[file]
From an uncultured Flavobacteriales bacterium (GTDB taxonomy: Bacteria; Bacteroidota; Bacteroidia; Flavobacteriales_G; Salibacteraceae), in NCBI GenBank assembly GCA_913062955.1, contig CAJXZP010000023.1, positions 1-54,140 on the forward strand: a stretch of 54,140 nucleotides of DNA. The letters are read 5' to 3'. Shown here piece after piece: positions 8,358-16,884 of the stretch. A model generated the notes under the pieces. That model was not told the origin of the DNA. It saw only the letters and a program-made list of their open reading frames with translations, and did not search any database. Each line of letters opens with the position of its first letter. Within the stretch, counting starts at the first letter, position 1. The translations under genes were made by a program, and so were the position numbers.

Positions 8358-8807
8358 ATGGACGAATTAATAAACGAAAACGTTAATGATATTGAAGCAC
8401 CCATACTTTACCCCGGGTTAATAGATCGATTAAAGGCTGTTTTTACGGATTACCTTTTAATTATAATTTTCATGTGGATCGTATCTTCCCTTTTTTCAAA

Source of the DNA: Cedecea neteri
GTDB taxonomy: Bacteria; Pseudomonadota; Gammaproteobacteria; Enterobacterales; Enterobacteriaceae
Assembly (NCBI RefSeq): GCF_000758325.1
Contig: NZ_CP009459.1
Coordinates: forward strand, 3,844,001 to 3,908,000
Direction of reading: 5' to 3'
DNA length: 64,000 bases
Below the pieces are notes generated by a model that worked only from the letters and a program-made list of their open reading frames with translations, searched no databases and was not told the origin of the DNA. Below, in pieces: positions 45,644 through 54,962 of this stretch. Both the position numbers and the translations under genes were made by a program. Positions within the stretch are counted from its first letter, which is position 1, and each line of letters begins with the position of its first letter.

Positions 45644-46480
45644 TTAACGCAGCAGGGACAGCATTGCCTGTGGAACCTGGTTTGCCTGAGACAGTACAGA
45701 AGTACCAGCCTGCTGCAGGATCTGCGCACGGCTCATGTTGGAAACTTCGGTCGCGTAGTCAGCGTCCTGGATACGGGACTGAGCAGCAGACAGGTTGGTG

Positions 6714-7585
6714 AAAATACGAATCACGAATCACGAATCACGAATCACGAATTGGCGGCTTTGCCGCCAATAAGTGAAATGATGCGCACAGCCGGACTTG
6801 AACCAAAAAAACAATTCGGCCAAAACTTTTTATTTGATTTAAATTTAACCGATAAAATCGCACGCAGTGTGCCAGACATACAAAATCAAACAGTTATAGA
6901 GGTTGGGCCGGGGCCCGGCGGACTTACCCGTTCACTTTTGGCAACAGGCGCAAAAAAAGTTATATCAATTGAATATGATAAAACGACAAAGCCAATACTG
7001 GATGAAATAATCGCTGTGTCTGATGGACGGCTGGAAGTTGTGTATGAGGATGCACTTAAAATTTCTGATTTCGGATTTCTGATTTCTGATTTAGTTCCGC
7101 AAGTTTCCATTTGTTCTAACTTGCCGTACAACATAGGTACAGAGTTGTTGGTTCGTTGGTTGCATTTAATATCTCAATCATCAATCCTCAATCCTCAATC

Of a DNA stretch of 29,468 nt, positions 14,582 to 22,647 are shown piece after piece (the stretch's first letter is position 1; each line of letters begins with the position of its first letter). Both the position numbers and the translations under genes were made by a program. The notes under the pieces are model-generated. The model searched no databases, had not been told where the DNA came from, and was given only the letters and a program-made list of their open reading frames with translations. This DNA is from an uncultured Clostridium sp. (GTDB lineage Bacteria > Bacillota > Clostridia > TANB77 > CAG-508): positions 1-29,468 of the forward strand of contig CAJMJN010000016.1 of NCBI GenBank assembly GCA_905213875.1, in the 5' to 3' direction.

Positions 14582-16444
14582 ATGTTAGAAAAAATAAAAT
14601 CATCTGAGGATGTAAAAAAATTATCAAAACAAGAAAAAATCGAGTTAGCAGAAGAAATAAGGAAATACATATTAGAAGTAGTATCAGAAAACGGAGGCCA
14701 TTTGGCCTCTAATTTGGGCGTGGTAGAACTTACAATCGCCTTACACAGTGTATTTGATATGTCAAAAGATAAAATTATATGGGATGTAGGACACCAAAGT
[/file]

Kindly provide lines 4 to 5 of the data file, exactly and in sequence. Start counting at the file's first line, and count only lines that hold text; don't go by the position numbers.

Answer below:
8401 CCATACTTTACCCCGGGTTAATAGATCGATTAAAGGCTGTTTTTACGGATTACCTTTTAATTATAATTTTCATGTGGATCGTATCTTCCCTTTTTTCAAA

Source of the DNA: Cedecea neteri